• I have been told that the disengagement will be interpreted as a shameful withdrawal under pressure, and will increase the terror campaign, present Israel as weak, and will show our people as a nation unwilling to fight and to stand up for itself. I reject that statement outright. We have the strength to defend this country, and to strike at the enemy which seeks to destroy us.
  • The disengagement plan does not replace negotiations and is not meant to permanently freeze the situation which will be created. It is an essential and necessary step in a situation which currently does not enable genuine negotiations for peace. However, everything remains open for a future agreement, which will hopefully be achieved when this murderous terror ends, and our neighbors will realize that they cannot triumph over us in this land.


America is Key to a Gaza Pull-Out - Dennis Ross (Financial Times-UK)

Summary of Editorials from the Hebrew Press On the Gaza Disengagement Plan

Haaretz writes: "Today's Knesset vote on the disengagement from Gaza and the dismantling of settlements in the northern West Bank is nothing less than a historic moment in the Israelis' battle for their home. This is the battle for the limited, democratic, humanist, peace-loving Zionist home for which the founders of the state wished. Sharon is deserving of support and esteem for the disengagement initiative. Sharon, who realized his mistake regrettably late, is emerging as the courageous leader, who is heralding the sobriety. He, of all people, and perhaps only he, is capable of standing up to the ideological automaton that has risen up against its creator, and defeat it."

The Jerusalem Post writes: "This newspaper has, like much of the nation, been reluctantly supportive of Prime Minister Ariel Sharon's disengagement plan. It is no one's first choice, certainly not ours. But our point today is not to instruct the Knesset how to vote but something more important: a plea to respect the results. In our system of government, we elect a Knesset to represent the people. It is the Knesset, not opinion polls and not the government, that ultimately has the responsibility to reject or affirm fundamental policies. Referenda are also legitimate mechanisms to do this in some countries, but Israel has no law providing for them. The lack of a referendum does not make the Knesset's decision any less legitimate. Assuming that his plan is affirmed by the Knesset today, the prime minister will still bear the burden of implementing it in a way that does not tear the country apart. But the true test of our democracy falls on all of us, and begins with accepting the full legitimacy of this, and all other, decisions of our sovereign parliament."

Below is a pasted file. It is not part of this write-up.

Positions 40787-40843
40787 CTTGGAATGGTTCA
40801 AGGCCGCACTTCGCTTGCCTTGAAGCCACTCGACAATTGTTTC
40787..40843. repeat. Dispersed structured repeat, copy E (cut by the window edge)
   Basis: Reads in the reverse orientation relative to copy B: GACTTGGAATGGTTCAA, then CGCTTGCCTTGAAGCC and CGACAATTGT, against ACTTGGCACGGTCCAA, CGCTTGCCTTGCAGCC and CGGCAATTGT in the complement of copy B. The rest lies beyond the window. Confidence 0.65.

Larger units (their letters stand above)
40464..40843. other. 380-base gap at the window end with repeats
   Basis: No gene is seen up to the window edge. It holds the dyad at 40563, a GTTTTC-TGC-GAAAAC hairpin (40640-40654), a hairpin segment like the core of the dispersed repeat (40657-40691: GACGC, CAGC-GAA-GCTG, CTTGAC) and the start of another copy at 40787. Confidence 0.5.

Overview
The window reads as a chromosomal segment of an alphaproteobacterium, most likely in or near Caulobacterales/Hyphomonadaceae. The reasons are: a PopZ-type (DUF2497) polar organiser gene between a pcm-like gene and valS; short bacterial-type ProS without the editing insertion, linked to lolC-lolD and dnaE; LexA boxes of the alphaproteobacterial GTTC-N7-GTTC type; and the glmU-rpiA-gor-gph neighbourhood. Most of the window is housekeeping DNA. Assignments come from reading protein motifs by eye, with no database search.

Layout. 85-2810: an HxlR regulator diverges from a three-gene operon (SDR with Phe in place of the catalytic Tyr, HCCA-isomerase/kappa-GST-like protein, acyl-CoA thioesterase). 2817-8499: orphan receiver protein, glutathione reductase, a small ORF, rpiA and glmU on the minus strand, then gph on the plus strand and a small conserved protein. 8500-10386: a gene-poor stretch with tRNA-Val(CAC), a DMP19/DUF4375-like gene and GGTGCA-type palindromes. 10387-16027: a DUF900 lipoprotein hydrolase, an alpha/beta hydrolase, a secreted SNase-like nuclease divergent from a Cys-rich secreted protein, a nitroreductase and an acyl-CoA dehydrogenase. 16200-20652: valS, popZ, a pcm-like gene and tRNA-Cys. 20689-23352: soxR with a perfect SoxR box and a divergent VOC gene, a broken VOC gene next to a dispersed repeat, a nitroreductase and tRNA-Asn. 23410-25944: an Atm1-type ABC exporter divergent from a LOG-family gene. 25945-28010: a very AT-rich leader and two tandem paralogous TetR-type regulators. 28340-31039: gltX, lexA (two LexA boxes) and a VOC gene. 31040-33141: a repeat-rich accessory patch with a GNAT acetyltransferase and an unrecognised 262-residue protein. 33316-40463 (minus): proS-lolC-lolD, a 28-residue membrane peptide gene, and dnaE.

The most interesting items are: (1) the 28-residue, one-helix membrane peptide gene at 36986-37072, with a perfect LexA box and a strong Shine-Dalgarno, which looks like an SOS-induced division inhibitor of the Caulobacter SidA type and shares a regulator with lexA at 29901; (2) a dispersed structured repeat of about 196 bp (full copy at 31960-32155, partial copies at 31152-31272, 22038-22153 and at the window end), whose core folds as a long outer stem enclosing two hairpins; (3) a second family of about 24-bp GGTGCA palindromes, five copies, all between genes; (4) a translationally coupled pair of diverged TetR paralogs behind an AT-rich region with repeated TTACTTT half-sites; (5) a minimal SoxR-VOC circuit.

Yediot Aharonot says that most of the current tension is due to “the threats of those opponents of disengagement who are plotting to disrupt the proper workings of the rule of law.”

Yediot Aharonot, in its second editorial, discusses a possible scenario in which the government is unable to pass the 2005 budget by the end of March, which would force early elections in the early summer. Alternatively, the editors believe that if Prime Minister Sharon wins a referendum on disengagement, the plan could proceed as planned. In any case, the paper predicts that the national political scene will be highly unsettled in the foreseeable future.

Hatzofeh believes that "in a parliamentary regime, the prime minister is first among equals. He is not entitled to ignore the opinion of the majority that raised him to power. If the majority is not to his liking, he must return his mandate - and resign. It is unacceptable that a prime minister, who has lost a majority in the coalition that selected him for his high position, to exploit his position in order to establish a coalition with the left when the Likud conference that convened recently decided unequivocally against bringing the left wing parties into the coalition.” The editors accuse Prime Minister Sharon of browbeating his Likud opponents into submission but suggest that the Likud Knesset faction will balk at bringing Labor into the coalition. The paper believes that if Prime Minister Sharon does not consent to a referendum, there will be early elections.


Jewish and Israeli Links…




Israel Defense Force,
Israel Government Gateway, links to Government Ministries,
Israel Knesset,
Israel Ministry of Foreign Affairs,
Israel Prime Minister's Office,
Israel Central Bureau of Statistics,
Israel Tourism Ministry, North America,
Buy Israeli Products,,
Jaffee Center for Strategic Studies,
Begin-Sadat Center for Strategic Studies,
Jerusalem Center for Public Affairs,